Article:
We'd like to have discussion with a company using RequestCenter as a front end by regular requestors and as IT help desk requestors. How are other companies using the Order on Behalf Of, when there are services that the customer is restricted from, yet the help desk needs to submit on behalf of that customer (the request visibility takes on the permissions of the customer, not the help desk requestor who has the permission)? Thanks in advance for you feedback.
Another example of the functionality needed that Nancy described here is when you have IT planners that face off to "the business" units. Through the course of satisfying some need from the business units, technical back-end services are initiated by IT delivery teams. The IT planners, or the end customer, will not be entitled to order those services directly, but teams involved with delivering the project initiate other services on behalf of the planner or end customer. It would be desirable to have
Tyler, in this case we have done something like that via ISF. Not the most elegant solution, but it allows us to control who can place the order for the service while still having the ability to use OOB for all with the service.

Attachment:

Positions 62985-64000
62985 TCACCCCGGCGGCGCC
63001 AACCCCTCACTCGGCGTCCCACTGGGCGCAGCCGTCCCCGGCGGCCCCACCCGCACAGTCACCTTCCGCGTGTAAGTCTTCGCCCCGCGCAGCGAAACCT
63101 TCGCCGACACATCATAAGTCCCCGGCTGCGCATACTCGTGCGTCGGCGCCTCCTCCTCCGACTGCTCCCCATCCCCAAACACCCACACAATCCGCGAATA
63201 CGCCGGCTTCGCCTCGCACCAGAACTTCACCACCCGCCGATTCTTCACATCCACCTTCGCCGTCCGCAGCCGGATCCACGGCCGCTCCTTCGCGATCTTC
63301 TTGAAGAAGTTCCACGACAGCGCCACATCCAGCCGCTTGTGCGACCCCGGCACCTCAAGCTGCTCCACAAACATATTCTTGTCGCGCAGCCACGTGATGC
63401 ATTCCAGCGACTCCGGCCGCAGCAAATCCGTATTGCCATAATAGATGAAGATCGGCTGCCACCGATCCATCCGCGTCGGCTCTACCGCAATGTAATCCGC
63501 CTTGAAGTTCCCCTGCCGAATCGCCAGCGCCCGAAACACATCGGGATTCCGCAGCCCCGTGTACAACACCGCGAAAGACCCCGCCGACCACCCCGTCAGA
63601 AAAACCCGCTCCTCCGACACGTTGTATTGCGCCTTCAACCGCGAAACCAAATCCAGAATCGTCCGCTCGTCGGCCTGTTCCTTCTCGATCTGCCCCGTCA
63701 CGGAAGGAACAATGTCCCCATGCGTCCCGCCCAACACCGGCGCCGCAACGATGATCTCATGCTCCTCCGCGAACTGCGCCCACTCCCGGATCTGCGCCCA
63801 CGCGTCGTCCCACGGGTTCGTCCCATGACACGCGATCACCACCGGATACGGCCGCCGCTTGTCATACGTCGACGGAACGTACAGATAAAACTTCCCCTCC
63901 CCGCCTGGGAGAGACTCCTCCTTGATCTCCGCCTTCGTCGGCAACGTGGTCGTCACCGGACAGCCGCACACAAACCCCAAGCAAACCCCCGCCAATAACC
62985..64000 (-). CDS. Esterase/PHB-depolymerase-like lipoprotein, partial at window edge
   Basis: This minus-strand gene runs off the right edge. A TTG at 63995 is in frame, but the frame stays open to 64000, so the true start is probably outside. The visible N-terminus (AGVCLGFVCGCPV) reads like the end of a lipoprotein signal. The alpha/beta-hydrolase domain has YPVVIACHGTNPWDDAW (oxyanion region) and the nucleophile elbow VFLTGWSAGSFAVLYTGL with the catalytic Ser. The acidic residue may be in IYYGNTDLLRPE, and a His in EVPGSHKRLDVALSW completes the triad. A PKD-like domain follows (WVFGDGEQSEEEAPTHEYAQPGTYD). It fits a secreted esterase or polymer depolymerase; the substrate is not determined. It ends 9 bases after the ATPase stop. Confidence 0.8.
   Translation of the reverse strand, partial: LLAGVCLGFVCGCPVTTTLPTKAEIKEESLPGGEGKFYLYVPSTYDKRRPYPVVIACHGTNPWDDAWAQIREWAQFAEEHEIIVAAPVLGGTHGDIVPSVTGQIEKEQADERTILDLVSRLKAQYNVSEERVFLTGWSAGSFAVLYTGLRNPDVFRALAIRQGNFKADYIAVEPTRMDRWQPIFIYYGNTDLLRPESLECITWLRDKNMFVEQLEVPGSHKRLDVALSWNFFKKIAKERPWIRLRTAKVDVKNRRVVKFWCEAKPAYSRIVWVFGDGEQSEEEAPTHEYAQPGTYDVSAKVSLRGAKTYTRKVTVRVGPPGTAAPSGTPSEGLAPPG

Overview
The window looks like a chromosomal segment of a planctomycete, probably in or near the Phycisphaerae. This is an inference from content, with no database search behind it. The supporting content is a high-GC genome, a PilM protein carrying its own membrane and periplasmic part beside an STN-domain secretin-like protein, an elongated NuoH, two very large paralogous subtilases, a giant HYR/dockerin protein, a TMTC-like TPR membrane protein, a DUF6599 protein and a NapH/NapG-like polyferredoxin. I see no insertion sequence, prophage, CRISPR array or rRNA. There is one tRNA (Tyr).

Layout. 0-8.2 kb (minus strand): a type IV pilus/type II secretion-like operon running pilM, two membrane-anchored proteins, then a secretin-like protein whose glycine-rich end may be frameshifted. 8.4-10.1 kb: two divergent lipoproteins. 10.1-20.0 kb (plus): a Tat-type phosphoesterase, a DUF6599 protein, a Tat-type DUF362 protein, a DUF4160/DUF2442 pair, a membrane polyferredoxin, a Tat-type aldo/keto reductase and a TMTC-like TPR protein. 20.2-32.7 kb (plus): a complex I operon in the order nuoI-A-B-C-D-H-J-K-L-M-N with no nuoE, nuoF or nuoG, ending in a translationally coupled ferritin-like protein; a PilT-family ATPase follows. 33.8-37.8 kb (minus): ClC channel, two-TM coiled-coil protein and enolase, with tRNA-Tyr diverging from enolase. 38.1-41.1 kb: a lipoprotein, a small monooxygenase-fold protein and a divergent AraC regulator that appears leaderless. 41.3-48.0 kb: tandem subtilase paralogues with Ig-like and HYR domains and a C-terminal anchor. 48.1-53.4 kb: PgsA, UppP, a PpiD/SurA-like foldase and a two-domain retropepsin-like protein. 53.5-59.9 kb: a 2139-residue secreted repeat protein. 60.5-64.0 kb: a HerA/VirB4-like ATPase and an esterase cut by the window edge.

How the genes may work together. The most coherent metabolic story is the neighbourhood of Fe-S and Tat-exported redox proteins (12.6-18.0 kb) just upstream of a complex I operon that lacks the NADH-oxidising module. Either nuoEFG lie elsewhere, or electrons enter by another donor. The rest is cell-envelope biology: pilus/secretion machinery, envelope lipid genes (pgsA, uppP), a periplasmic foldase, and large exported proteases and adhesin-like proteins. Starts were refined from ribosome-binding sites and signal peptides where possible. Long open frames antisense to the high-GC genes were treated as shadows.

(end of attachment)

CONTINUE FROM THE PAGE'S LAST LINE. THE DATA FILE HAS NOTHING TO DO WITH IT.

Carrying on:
I do agree that there should be some separation of permissions between initiator and customer.
I've seen four issues with nearly identical questions, but haven't seen any solutions. Humm...
I just discovered the same problem. I'd like to have to ability place an order for someone, that they are not able to order themselves, but I'd like them to have visability to the service delivery, and notification when it is complete.
If there is a suggestion, I'd love to hear it. Thanks.
At the risk of being repetitious...Tylor's suggestion is really the best we've heard, and one which other customers have implemented with success: "use a conditional rule to prevent users that are not in a particular role from submitting the request".